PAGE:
Spotlight on: Amy E. Gilliam, MD

In dermatology, we are fortunate to have many insightful practitioners and great teachers and mentors. Some are bright stars in our special universe–others unsung heroes. All of these colleagues have much to share, from wisdom to humor to insights into dermatology and life. This column allows us to gain insight from these practitioners and learn more about them.

Amy E. Gilliam, MD, is a pediatric dermatologist practicing in Palo Alto and San Carlos, CA, at the Palo Alto Medical Foundation. She trained in pediatrics, dermatology, and pediatric dermatology at the University of California, San Francisco (UCSF). Dr Gilliam attended medical school at the University of California, San Diego (UCSD) and studied as an undergraduate at Stanford University.

She is originally from Dallas, TX, and was inspired to become a dermatologist by her mentors at UCSF and UCSD as well as by her mother, Anita C. Gilliam, MD, PhD, who was a respected dermatopathologist and scientist, and by her father, James N. Gilliam, MD, who was also a highly revered academic dermatologist and researcher.

Dr Gilliam served on the dermatology faculty at UCSF from 2005 to 2008 and continues to volunteer as an attending teaching physician in the pediatric dermatology clinic there. Her clinical and past research interests include pediatric morphea and autoimmune disease as well as laser and medical treatment of birthmarks and hemangiomas.


Q. What part of your work gives you the most pleasure?
A. The most rewarding aspect of my work is when I am able to make a diagnosis that has been elusive to others or myself (ie, that “Aha!” moment) or when I am successful in initiating therapy or a skin regimen for a child that “finally works.” I see a large population of infants and young children with atopic dermatitis, which can greatly affect quality of life for the patient and family when severe. I am often the last in a long line of physicians/providers who have treated these children, and when my advice to the family finally results in significant improvement for the child, it is such a triumph. The families express their gratitude, and it is incredibly rewarding to see the child much more comfortable and happy.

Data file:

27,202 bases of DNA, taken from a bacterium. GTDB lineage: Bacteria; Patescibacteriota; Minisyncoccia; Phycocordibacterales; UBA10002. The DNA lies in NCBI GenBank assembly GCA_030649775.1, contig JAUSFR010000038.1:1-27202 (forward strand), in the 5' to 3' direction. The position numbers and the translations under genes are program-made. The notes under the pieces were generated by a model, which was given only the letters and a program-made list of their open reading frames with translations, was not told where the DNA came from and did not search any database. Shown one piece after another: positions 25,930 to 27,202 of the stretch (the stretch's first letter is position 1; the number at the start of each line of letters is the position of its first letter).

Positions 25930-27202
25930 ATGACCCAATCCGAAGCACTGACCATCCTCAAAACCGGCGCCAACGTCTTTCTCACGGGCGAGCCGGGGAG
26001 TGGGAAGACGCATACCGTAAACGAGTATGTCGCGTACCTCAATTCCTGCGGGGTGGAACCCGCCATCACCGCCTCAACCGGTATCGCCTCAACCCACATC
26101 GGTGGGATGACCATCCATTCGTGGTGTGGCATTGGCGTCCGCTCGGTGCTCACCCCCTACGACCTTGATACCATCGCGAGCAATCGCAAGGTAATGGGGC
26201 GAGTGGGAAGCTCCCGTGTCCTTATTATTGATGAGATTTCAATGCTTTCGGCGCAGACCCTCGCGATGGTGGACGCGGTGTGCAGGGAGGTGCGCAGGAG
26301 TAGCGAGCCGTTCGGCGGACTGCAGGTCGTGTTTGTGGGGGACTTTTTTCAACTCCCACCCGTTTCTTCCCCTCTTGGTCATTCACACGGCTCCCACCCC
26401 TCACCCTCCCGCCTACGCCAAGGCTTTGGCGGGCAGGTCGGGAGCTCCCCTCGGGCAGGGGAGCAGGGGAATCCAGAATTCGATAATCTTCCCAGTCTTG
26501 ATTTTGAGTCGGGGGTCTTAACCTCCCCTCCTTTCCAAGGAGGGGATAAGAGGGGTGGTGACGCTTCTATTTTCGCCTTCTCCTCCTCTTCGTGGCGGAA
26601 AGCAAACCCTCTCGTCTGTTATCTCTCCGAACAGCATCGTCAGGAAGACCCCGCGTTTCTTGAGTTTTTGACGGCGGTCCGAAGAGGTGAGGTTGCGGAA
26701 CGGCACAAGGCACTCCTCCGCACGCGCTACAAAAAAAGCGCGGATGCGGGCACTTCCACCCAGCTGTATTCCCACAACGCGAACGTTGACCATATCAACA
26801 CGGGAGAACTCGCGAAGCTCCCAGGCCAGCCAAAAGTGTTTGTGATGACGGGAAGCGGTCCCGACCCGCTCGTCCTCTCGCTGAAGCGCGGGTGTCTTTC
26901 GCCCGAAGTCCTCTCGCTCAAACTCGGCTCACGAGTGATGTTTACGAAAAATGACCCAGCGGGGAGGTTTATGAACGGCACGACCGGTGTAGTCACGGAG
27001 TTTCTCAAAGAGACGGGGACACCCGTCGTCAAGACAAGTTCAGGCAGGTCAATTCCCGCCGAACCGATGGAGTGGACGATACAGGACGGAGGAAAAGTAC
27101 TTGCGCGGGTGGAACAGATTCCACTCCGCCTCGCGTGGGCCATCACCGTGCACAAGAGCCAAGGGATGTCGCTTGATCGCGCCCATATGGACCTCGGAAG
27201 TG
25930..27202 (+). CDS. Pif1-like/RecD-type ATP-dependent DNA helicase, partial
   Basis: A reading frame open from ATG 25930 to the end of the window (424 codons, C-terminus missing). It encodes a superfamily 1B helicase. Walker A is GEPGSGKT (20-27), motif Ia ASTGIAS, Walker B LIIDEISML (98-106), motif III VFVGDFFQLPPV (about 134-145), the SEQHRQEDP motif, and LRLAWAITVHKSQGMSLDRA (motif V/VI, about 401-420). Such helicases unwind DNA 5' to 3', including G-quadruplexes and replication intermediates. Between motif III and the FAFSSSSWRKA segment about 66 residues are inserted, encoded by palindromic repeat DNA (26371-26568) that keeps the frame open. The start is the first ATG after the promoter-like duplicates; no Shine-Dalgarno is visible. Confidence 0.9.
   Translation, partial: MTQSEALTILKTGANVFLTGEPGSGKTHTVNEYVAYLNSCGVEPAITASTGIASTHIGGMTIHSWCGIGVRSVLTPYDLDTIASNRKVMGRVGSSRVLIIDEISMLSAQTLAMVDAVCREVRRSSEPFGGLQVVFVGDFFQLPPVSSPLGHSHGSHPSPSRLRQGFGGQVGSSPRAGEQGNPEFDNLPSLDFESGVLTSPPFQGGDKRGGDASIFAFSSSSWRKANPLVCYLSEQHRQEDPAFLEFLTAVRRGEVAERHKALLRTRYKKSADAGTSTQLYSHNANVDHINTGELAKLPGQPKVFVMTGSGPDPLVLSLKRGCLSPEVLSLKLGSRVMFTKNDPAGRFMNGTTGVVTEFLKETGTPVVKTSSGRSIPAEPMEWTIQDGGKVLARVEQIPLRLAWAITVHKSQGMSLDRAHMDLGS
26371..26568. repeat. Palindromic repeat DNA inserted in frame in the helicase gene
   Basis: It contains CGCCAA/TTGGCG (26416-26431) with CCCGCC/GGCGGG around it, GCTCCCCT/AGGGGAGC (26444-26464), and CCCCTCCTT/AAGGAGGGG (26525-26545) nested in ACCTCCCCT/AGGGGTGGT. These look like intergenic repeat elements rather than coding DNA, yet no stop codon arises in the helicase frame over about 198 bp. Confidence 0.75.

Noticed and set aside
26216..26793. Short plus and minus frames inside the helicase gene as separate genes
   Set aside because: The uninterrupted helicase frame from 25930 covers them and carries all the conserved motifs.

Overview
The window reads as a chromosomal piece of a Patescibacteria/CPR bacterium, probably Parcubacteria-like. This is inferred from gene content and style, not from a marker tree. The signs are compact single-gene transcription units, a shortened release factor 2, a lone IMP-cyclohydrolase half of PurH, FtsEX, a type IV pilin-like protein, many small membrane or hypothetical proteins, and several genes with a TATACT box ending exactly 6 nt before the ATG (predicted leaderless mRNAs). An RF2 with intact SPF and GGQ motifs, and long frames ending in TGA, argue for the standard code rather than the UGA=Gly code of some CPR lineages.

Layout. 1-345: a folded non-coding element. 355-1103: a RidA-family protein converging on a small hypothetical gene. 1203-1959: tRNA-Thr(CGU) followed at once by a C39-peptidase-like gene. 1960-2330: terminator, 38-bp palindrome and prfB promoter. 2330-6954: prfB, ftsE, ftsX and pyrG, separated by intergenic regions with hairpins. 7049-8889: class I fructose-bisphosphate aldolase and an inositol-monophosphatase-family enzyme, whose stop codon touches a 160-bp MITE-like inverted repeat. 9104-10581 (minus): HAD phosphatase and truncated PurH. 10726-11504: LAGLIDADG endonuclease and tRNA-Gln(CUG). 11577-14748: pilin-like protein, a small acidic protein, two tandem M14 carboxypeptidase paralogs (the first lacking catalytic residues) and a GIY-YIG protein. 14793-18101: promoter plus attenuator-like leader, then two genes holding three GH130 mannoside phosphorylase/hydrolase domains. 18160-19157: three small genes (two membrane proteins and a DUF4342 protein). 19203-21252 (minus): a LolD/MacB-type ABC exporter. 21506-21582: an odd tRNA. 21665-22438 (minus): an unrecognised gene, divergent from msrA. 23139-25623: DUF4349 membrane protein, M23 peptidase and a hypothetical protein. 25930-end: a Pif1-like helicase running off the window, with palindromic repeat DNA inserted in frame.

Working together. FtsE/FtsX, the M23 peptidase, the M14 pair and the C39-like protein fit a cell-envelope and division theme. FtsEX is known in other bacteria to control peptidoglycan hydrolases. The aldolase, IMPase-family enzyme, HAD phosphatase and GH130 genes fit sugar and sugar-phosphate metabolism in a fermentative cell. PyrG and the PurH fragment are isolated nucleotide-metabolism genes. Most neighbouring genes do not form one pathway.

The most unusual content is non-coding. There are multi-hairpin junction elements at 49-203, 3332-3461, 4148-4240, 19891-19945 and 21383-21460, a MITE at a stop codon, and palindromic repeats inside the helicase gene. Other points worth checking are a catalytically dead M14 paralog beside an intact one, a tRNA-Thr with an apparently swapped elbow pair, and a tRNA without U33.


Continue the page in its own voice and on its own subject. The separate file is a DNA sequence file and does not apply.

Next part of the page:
Q. What is your greatest regret?   
A. I do not have one regret in particular, but I do regret ever being impatient or frustrated with a patient or patient’s parent. For those situations in which patients are extremely late for an appointment, require extra time and explanation, or have a long list of questions/concerns, I try to be understanding and patient, but sometimes the frustration wins out. In this type of moment, the best advice to myself is to try to conjure up the parent in me and identify with the family’s overwhelming concern for their child. Although I do not express this frustration openly, I regret even feeling it, as I know that everyone involved has the same goal in mind—that is, what is in the best interest for the child/my patient.

Q. Who was your hero/mentor and why?
A. I am grateful to a number of mentors throughout my training, but my greatest hero is/was my mother, Anita C. Gilliam who passed away from cancer in November 2015. She was a role model to me not only professionally but also in my personal life. She was highly respected as a researcher and clinician in dermatology throughout her career, and she carried herself with professionalism, humility, and grace. I relied on her expertise and recommendations for diagnosis and treatment of many of my patients; and even more importantly, her advice to me with respect to raising my family and other personal issues was always insightful and wise. I very much miss her but am comforted by the thought of her when I am confronted with a difficult decision. I often think to myself, “What would she say to me?” which helps guide me through life every day.

Q. Which patient had the most effect on your work and why?    
A. One of my most challenging patients was a very young girl whom I diagnosed with disabling and very extensive morphea at the age of 3. The disease progressed over months to affect almost her entire body. This patient had a profound impact on me, as it was heartbreaking to watch her disease progress despite every treatment I recommended. I met with her family very often and went to great lengths to attempt to stop the progression of her disease through consultation with multiple experts in the field, both in person and electronically. Throughout the time I cared for her, I developed a very close bond with her and her family. They eventually moved out of the United States. This experience taught me humility and at the same time touched me emotionally, as I cannot imagine having this experience as a parent—that is, watching your child become encased in her skin, despite all efforts. It was a situation in which we were faced with the fact that we had no control, which, of course, is very disconcerting and humbling.

Q. What is the best piece of advice you have received and from whom?   
A. I always have appreciated my mother’s comment: “Done is better than perfect.” I find that many individuals, especially MDs and other highly trained professionals, get bogged down in details that often “paralyze” them or inhibit them from embarking on and completing projects or tasks. I think the most effective individuals are comfortable with imperfection to a certain degree because the intent to achieve perfection results in spinning the wheels. They never get anywhere or complete the task at hand as there is fear that the final product will not be perfect.


Dr Barankin is a dermatologist in Toronto, Ontario, Canada. He is author-editor of 7 books in dermatology and is widely published in the dermatology and humanities literature.


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